Anyway, sorry to rain on the parade, I just don't see how rep or consensus scores can ever be meaningful when people are voting at will on a mutable document. It seems more effective to make a Consensus: namespace (like Consensus:George W. Bush) that leads to an immutable template document with lots of checkboxes like "douchbag", "idiot", "visionary leader", "nice guy", "has good hair", "favorite", etc., where the opinion of the users of this site just mark off all they believe apply and then submit. This long binary string gets encoded and stored with the users ID in the database. Then this data is just formulated into a consensus variable that's tagged into the article. If you know let's say 60% of all submissions have douchebag checked then it's included in the consensus string. If people revisit their opinions as events change or as he document changes they change their modifier page, resubmit, and the consensus variable is changed. The variable is built into a template page maybe as Results:PAGENAME than can then be included in the main article in a box with a [Template:Consensus Box] which includes a msg:Results{PAGENAME} substitution. Jeez, I really started rambling. Anyhow, that's my two cents. ;-)

Esoterica? People space?

--Centerfielder 13:26, 22 Apr 2004 (PDT) Should more esoteric subjects, such as political philosophies or economic theories, be under a single separate topic, perhaps called Esoterica?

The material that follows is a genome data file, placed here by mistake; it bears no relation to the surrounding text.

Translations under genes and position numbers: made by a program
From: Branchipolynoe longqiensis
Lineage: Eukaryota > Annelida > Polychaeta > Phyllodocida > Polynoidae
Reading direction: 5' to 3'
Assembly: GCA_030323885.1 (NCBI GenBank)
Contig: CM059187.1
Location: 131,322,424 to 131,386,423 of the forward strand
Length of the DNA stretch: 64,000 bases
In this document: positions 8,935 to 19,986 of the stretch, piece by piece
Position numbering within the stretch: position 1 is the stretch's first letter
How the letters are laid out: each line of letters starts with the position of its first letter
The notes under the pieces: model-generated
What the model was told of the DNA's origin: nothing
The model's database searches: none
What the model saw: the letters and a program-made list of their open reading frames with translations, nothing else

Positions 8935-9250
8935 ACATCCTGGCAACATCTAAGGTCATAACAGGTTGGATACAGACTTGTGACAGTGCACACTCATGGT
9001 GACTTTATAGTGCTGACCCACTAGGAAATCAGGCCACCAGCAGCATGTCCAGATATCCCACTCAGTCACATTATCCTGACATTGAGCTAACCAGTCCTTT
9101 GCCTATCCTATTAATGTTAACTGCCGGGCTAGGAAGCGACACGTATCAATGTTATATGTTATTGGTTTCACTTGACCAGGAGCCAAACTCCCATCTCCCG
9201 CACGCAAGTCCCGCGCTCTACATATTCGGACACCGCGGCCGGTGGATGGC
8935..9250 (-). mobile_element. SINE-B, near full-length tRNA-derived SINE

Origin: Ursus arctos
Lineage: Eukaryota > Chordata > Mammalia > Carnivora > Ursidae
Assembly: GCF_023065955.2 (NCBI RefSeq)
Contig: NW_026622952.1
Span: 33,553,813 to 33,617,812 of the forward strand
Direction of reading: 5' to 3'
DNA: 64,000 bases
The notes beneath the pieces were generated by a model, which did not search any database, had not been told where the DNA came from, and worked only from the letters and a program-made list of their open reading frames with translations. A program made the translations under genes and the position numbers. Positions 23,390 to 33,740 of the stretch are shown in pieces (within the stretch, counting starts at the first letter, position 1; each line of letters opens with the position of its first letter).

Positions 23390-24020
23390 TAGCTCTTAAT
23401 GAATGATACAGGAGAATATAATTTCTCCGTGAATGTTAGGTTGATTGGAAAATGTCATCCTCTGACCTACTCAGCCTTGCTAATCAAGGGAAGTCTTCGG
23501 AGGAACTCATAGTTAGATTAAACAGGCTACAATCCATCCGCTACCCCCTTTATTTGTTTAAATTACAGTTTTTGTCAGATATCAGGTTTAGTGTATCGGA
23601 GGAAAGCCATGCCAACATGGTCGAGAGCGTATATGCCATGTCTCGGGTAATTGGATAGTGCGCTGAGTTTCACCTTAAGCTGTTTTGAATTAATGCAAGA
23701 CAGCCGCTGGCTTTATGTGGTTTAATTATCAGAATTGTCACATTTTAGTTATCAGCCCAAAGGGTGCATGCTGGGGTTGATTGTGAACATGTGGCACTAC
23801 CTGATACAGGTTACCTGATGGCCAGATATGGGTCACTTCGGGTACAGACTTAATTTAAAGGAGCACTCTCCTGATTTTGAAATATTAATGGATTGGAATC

--DRolfe 20:17, 28 Jul 2005 (PDT) - God, no. That would cloud up both searching and linking. Namespaces should only be used to avoid ambiguities and collisions where it is very likely that articles will have the same name. E.g., James Carville and User:James Carville (the obvious case); or MSM, which contains a common redirect and Kossary:MSM which contains a snarky definition; also Filibuster, the real discussion, vs. the entry for filibuster in Kossary.

--Centerfielder 13:26, 22 Apr 2004 (PDT) Should there be a separate namespace for people, i.e. people:james_carville

pyrrho - wegerje... well, a namespace for people/biography might be overkill, but the option of using a naming convention pollutes the article name itself. The goal is to be able to do a search and get ALL biographies, etc... I think the way for this might be a system of keywords that we insert into a visible keyword area in the article that help us do searches like this. btw: hola!

--DRolfe 20:17, 28 Jul 2005 (PDT) Hasn't mediawiki solved this with categories?

--Centerfielder 08:00, 27 Apr 2004 (PDT) ok. I think it's better to keep it simple and add namespaces later if it becomes necessary.

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This page was last modified 04:12, 29 July 2005 by dKosopedia user DRolfe. Based on work by dKosopedia user(s) Pyrrho, Centerfielder and Ikswazi af Fahr. Content is available under the terms of the GNU Free Documentation License.